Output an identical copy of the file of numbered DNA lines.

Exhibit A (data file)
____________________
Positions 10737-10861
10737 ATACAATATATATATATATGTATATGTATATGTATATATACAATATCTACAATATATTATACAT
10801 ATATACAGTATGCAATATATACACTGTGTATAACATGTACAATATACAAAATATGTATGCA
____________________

Positions 10737-10861
10737 ATACAATATATATATATATGTATATGTATATGTATATATACAATATCTACAATATATTATACAT
10801 ATATACAGTATGCAATATATACACTGTGTATAACATGTACAATATACAAAATATGTATGCA